McDowell’s World Match Play defence ends

McDowell a loser for once

McDowell a loser for once

Defending champion Graeme McDowell suffered just his third ever defeat in the Volvo World Match Play Championship on Thursday.

McDowell reached the quarter-finals of this event on his debut in 2011, the final in 2012 and won the title last year, while his victory over Alexander Levy in the opening group match on Wednesday made for an overall record of 15 wins from 17 matches.

However, the former US Open champion found Mikko Ilonen in brilliant form at The London Club, the Finn carding seven birdies to hold off a determined McDowell fight back and secure a 2&1 win.

Meanwhile, the losing streak of his Ryder Cup team-mate Stephen Gallacher's in single's matchplay continued as Pablo Larrazabal holes a pitch from 30 yards on the 18th to snatch an unlikely victory.

That made it 10 consecutive singles defeats across six different match play competitions for the Scot, who lost to Phil Mickelson on his Ryder Cup debut at Gleneagles last month.

"I was five under today and have played two guys that haven't had any bogeys," said Gallacher, who lost to Ireland's Shane Lowry in his opening group match and cannot qualify for Saturday's quarter-finals even if he beats Ryder Cup team-mate Victor Dubuisson on Friday.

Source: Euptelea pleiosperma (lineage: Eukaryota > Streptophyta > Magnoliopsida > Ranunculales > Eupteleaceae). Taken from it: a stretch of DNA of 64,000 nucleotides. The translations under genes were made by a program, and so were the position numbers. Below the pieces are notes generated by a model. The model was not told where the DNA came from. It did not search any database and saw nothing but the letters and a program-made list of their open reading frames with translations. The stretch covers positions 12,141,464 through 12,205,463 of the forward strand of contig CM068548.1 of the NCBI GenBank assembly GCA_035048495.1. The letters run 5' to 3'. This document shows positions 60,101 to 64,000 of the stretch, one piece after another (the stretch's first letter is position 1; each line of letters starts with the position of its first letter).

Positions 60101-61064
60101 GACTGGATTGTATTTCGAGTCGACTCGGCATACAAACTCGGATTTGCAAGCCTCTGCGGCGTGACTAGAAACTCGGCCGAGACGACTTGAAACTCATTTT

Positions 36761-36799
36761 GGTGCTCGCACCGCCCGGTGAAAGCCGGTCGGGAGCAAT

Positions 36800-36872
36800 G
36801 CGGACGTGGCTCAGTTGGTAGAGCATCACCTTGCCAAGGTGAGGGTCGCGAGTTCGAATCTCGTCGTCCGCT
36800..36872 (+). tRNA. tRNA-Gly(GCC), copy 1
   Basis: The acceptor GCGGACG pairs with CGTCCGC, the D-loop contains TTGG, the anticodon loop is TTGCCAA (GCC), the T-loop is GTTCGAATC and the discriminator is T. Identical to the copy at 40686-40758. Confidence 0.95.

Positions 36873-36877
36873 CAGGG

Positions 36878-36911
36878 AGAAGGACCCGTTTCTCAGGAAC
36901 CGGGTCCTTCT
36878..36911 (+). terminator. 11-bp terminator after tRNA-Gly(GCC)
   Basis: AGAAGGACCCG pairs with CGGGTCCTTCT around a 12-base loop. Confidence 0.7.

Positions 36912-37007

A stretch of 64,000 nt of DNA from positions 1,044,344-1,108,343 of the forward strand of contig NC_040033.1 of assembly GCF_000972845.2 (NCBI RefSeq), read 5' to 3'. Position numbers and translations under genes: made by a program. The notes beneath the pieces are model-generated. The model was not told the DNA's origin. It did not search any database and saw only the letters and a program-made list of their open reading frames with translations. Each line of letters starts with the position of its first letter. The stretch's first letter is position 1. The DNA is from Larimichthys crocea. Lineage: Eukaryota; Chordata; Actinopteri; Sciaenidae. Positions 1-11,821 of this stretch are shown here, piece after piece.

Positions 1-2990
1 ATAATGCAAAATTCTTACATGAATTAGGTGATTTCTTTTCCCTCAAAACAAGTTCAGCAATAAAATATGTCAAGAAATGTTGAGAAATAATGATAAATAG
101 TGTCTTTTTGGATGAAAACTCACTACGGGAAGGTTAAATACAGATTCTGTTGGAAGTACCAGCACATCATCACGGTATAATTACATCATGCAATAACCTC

"It's not a jinx. What happened at the last is typical match play golf as he's won it with a birdie without having been on the fairway. I had a chance to shut the door on him a bit but I hit a poor second shot. If I'd have knocked it on the green, it would have made his fourth shot a bit more difficult.

"In fairness to Pablo, he holed two good par putts at the ninth and 10th to stay one down before he birdied four of the last six holes. I'm gutted to have lost the match like that, but that's match play golf for you. I'm also feeling a bit tired at the moment, to be honest."

Kaymer wins Grand Slam as Rory flops

Kaymer wins the Grand Slam and shows off a dodgy pink jacket

Kaymer wins the Grand Slam and shows off a dodgy pink jacket

Germany’s Martin Kaymer defeated Bubba Watson in a sudden-death play-off to win the PGA Grand Slam of Golf in Bermuda on Wednesday.

Kaymer, who held a two-shot lead over Masters champion Watson following an opening 65, birdied the first extra hole at Port Royal Golf Course after the pair had finished tied on six under par.